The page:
Notable alumni[edit]

Notable faculty[edit]

See also[edit]


  1. ^ ACCU Member Institutions[permanent dead link]
  2. ^ As of June 30, 2020. U.S. and Canadian Institutions Listed by Fiscal Year 2020 Endowment Market Value and Change in Endowment Market Value from FY19 to FY20 (Report). National Association of College and University Business Officers and TIAA. February 19, 2021. Retrieved February 21, 2021.
  3. ^ "Majors, Minors, & Programs".
  4. ^ "Living at St Mike's". Retrieved 26 August 2016.
  5. ^ "Transformation," Rev. Ray Doherty, SSE, Celebrating a Century, page 24, 2003. ISBN 0-9718323-2-3
  6. ^ a b Burlington Free Press, June 14, 2009, page 4C. "Reunion: Class of '50 looks back". Tim Johnson
  7. ^ Celebrating a Century, Saint Michael's College, 2003 ISBN 0-9718323-2-3
  8. ^ a b c d e f g h i j k l m n o p "President's Office". Retrieved 2016-05-29.
  9. ^ "First Lay President Installed at St. Michael's". 17 November 1969. Retrieved 2016-05-29.
  10. ^ "President's Office". Saint Michael's College. Retrieved 29 May 2016.
  11. ^ Lindner, Will (December 2013). "Intellectual Property: A wry sense of humor, an impeccable resume, and an appreciation of community". Business People-Vermont. Archived from the original on 13 April 2016. Retrieved 29 May 2016.
  12. ^ "VPR: Saint Michael's College Designated Fair Trade College". Retrieved June 18, 2013.
  13. ^ "SMC Organic Garden". Retrieved June 18, 2013.
  14. ^ "MOVE". Retrieved 2019-10-18.
  15. ^ "CCTA: Unlimited Access Program". Archived from the original on August 24, 2013. Retrieved June 18, 2013.
  16. ^ "The St. Francis Pledge". Retrieved June 18, 2013.
  17. ^ "Green Campus". Retrieved June 18, 2013.
  18. ^ "Dion Family Student Center". Retrieved October 3, 2022.
  19. ^ "Einstein Bros. Bagels comes to Quad Commons Student Center". Retrieved June 18, 2013.
  20. ^ "Fast Facts -Saint Michael's College". Retrieved June 17, 2013.
  21. ^ Vermont Institutions – NECHE, New England Commission of Higher Education, retrieved May 26, 2021
  22. ^ "Academics - Saint Michael's College". Retrieved June 19, 2013.
  23. ^ "Saint Michael's College". U.S. Dept of Education. Retrieved February 16, 2023.
  24. ^ "One In Three Students Study Abroad". Archived from the original on 24 June 2013. Retrieved 17 June 2013.
  25. ^ Hartley, Rosemary M. (8 September 2010). "Gregorian chants at St. Mary Star of the Sea church". Barton, Vermont: the Chronicle. p. 29.
  26. ^ "Instrumental and Vocal Ensembles". Retrieved June 17, 2013.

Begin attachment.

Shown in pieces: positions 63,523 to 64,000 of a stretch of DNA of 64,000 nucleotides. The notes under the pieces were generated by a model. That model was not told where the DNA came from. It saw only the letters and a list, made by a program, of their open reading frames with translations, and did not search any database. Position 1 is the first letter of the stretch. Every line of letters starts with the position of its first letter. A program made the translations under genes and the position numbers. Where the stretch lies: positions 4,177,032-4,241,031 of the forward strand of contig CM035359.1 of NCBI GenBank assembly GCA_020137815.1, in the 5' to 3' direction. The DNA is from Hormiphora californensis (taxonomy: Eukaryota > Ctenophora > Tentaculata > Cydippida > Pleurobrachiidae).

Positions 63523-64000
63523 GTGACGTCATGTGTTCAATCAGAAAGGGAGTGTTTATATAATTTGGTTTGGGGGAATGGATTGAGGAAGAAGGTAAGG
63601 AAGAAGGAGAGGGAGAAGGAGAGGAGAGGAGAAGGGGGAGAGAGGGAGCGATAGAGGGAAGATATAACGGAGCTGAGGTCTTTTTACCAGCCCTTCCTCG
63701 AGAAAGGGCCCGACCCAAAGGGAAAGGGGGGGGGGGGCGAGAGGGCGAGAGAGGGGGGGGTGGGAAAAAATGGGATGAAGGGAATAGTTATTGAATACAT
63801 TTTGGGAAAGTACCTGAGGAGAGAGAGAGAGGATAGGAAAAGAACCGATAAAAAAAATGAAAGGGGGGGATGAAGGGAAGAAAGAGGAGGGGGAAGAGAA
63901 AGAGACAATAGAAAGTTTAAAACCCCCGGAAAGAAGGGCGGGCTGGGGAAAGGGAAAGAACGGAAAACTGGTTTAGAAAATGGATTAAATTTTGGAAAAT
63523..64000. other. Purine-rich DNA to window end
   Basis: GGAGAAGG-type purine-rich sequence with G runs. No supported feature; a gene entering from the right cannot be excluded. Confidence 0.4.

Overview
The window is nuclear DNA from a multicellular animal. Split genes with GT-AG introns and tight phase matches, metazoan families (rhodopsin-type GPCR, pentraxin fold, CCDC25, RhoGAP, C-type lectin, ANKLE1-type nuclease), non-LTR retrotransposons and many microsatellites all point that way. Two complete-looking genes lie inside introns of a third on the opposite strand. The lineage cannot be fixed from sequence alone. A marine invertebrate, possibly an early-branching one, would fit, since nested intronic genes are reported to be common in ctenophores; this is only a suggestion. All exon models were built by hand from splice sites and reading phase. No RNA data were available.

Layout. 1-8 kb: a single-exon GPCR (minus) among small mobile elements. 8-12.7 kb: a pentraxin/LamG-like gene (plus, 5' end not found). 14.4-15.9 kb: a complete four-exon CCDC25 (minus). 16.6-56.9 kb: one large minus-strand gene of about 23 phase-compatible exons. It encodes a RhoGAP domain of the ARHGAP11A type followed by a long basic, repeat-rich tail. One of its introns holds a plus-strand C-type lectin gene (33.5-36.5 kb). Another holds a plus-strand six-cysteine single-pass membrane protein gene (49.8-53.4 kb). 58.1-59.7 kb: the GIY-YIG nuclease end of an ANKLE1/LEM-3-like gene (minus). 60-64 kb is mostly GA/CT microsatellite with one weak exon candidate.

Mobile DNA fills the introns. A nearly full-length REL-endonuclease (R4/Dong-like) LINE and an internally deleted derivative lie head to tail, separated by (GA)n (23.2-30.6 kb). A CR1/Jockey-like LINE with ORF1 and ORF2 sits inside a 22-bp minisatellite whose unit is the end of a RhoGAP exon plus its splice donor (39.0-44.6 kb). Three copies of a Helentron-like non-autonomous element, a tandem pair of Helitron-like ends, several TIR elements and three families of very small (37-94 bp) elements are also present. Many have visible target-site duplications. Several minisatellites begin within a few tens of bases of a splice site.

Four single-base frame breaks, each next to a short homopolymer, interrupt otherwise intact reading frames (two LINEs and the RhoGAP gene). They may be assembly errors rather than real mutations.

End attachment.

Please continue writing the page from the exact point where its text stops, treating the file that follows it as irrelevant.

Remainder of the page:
27. ^ Saint Michael's College. Retrieved on 2010-10-25.
  28. ^ "Saint Michael's Playhouse –". Retrieved 26 August 2016.
  29. ^ "Flynn Center for the Performing Arts".
  30. ^ Facebook. Facebook. Retrieved on 2014-04-12.
  31. ^ The Defender Archived 2013-06-04 at the Wayback Machine
  32. ^ "Onion River Review". Retrieved 26 August 2016.
  33. ^ "Ski and Ride Pass". Retrieved June 17, 2013.
  34. ^ "Moses Anderson: Catholic bishop is remembered as 'unfailingly generous'".
  35. ^ "Tom Bowman:NPR". NPR. Retrieved June 6, 2013.
  36. ^ "Democrat Tom Costello for lieutenant governor". Addison County Independent. Retrieved June 6, 2013.
  37. ^ Secretary of the Vermont State Senate. "Biography, Ann Cummings". Vermont General Assembly. Montpelier, VT: Vermont State Senate. Retrieved February 24, 2017.
  38. ^ "Obituary, Rudolph J. Daley". Burlington Free Press. Burlington, VT. September 27, 1990. pp. 2B, 9B – via
  39. ^ "Thomas E. Delahanty II". The United States Attorney’s Office District of Maine. Retrieved June 6, 2013.
  40. ^ "UC Irvine - Faculty Profile System". University of California Irvine. Retrieved June 6, 2013.
  41. ^ "Roger R. Festa". Truman State University. Retrieved June 6, 2013.
  42. ^ "MTV creator Tom Freston named Saint Michael's College 2012 commencement speaker". Retrieved June 6, 2013.
  43. ^ "vincent 'vince' illuzzi's biography". Project Vote Smart. Retrieved 2013-06-06.
  44. ^ "Patrick Leahy". Biographical Directory of the United States Congress. Retrieved 2013-06-06.
  45. ^ "Miss Des Vergnes, Earle McLaughlin To Be Wed In Fall". The Burlington Free Press. Burlington, VT. February 14, 1948. p. 3 – via
  46. ^ "Christina Reiss -". Archived from the original on 2013-05-25. Retrieved 2013-06-06.
  47. ^ "Obituary, Harold C. Sylvester". Burlington Free Press. Burlington, VT. July 16, 1988. p. 2B – via
  48. ^ "Jurist Harold Sylvester Dies". Burlington Free Press. Burlington, VT. July 16, 1988. p. 2B – via
  49. ^ "Michael A. Tranghese". Retrieved 2013-06-06.
  50. ^ "Biography" (PDF). Roman Catholic Diocese of Great Falls–Billings. Retrieved July 19, 2016.
  51. ^ "Ambassador Robert White". Retrieved 2013-06-06.
  52. ^ "John Engels". 9 October 2021.
  53. ^ "Greg Delanty". 24 June 2022.

External links[edit]